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Decentralized throughput scheduling. (English) Zbl 1384.90052
Spirakis, Paul G. (ed.) et al., Algorithms and complexity. 8th international conference, CIAC 2013, Barcelona, Spain, May 22–24, 2013. Proceedings. Berlin: Springer (ISBN 978-3-642-38232-1/pbk). Lecture Notes in Computer Science 7878, 134-145 (2013).
Summary: Motivated by the organization of distributed service systems, we study models for throughput scheduling in a decentralized setting. In throughput scheduling, a set of jobs \(j\) with values \(w _{j }\), processing times \(p _{ij }\) on machine \(i\), release dates \(r _{j }\) and deadlines \(d _{j }\), is to be processed non-preemptively on a set of unrelated machines. The goal is to maximize the total value of jobs scheduled within their time window \([r _{j },d _{j }]\). While approximation algorithms with different performance guarantees exist for this and related models, we are interested in the situation where subsets of machines are governed by selfish players. We give a universal result that bounds the price of decentralization: Any local \(\alpha \)-approximation algorithm, \(\alpha \geq 1\), yields Nash equilibria that are at most a factor (\(\alpha + 1\)) away from the global optimum, and this bound is tight. For identical machines, we improve this bound to \(\root\alpha\of e/(\root\alpha\of e-1)\approx (\alpha+1/2)\), which is shown to be tight, too. The latter result is obtained by considering subgame perfect equilibria of a corresponding sequential game. We also address some variations of the problem.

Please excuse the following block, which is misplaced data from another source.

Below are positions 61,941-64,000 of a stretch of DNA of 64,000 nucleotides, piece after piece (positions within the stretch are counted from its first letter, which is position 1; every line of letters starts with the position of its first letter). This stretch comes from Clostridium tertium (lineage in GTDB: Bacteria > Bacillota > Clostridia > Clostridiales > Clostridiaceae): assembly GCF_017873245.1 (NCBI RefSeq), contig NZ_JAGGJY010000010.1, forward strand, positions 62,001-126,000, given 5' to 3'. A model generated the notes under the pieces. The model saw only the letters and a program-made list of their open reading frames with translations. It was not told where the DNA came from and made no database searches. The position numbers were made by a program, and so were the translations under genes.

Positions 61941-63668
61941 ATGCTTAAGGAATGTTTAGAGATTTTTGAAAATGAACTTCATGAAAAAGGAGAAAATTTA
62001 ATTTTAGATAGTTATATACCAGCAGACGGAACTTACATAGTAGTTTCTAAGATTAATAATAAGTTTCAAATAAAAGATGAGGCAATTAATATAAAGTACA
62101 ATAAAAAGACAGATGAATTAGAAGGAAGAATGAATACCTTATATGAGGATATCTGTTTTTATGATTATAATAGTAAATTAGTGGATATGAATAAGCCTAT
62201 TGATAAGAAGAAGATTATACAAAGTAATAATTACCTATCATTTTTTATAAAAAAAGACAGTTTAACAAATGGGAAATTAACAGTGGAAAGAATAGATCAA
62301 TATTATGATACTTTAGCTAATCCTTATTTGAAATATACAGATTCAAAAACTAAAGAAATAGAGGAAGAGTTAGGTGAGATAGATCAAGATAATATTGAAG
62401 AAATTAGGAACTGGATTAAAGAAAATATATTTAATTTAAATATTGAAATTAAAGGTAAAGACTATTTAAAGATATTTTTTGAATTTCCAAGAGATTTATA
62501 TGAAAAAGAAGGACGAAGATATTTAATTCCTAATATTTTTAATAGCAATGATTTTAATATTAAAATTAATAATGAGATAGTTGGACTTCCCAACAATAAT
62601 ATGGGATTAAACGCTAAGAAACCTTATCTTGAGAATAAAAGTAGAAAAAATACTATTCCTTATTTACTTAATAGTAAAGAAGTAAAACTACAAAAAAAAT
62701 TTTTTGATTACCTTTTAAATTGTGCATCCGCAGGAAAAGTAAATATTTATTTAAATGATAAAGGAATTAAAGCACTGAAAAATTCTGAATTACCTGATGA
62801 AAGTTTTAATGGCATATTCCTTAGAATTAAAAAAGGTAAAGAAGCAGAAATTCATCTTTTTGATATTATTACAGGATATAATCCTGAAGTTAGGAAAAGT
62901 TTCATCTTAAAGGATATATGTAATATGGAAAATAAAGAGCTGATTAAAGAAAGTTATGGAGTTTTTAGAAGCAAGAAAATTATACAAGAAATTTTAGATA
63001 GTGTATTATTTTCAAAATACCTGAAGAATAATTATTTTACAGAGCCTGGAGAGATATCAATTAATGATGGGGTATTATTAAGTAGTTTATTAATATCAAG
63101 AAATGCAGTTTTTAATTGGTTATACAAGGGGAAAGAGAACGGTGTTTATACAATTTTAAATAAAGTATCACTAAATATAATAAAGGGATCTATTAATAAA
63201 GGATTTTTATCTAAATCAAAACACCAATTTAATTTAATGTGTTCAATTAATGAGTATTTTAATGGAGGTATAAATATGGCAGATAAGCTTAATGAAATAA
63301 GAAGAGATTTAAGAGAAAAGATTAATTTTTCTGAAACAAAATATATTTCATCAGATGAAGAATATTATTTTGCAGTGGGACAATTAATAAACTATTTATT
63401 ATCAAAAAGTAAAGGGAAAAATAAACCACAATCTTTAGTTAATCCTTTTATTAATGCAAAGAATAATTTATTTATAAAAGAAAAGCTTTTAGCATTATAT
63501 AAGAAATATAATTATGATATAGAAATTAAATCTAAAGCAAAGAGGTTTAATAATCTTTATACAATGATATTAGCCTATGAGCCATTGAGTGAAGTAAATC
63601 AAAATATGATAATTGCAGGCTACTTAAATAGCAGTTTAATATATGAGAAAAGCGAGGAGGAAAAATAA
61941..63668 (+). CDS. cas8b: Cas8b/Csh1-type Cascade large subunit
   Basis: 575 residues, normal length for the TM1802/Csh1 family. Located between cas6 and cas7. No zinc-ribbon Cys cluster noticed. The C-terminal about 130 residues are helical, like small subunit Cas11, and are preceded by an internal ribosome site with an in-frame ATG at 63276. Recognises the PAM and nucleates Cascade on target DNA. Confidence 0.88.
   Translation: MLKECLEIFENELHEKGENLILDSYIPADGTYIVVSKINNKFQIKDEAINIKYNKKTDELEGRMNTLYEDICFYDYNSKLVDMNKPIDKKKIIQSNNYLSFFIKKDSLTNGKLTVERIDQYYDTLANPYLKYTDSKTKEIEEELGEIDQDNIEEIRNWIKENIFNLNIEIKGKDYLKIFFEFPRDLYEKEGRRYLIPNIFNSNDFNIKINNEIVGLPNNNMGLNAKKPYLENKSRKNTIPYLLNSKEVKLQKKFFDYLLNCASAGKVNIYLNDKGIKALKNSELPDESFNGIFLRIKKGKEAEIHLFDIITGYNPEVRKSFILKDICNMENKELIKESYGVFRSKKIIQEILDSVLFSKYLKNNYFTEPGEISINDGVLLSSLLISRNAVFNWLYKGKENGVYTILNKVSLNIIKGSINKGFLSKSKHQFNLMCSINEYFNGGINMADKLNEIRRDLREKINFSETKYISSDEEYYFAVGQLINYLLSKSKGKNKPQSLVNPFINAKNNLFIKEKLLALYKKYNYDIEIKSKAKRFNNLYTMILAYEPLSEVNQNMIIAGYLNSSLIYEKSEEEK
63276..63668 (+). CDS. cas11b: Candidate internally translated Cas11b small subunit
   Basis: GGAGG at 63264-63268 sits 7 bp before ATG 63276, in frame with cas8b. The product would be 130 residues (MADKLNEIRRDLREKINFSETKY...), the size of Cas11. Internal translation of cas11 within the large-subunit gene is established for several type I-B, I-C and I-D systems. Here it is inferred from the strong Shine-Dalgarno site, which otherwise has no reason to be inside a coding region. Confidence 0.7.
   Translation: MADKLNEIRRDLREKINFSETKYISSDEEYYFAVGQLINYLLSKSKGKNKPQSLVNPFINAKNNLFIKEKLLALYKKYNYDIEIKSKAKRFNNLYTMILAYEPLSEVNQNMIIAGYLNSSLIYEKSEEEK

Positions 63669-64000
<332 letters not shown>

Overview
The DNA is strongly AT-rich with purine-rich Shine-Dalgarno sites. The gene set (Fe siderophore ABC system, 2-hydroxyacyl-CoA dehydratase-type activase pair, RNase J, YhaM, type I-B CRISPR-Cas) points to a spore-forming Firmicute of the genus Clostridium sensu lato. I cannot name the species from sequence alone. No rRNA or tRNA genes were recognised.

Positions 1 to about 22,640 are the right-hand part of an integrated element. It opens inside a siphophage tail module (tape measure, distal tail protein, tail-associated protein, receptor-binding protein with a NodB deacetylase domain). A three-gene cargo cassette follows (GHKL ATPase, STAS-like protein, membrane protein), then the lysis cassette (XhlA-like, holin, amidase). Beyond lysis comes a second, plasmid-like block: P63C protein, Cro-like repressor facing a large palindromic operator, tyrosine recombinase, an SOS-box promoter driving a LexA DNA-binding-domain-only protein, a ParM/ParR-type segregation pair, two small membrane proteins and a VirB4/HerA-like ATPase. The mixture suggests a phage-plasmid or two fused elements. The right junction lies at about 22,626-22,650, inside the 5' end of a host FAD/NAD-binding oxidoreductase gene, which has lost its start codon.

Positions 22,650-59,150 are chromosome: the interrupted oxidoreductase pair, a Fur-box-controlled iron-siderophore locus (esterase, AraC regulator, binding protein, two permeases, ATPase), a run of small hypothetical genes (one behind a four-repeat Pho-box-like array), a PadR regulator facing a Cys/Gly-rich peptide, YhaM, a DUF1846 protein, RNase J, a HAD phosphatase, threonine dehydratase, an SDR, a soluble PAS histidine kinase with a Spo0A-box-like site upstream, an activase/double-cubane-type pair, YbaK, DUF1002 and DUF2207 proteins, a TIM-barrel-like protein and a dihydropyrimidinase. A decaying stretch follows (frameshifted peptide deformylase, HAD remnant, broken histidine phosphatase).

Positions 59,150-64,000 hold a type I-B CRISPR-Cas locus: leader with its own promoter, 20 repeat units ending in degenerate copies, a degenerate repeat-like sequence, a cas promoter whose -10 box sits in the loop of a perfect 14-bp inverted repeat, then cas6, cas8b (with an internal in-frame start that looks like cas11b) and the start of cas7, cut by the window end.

For the entire collection see [Zbl 1263.68023].

MSC:
90B35 Deterministic scheduling theory in operations research
68W25 Approximation algorithms
91A10 Noncooperative games
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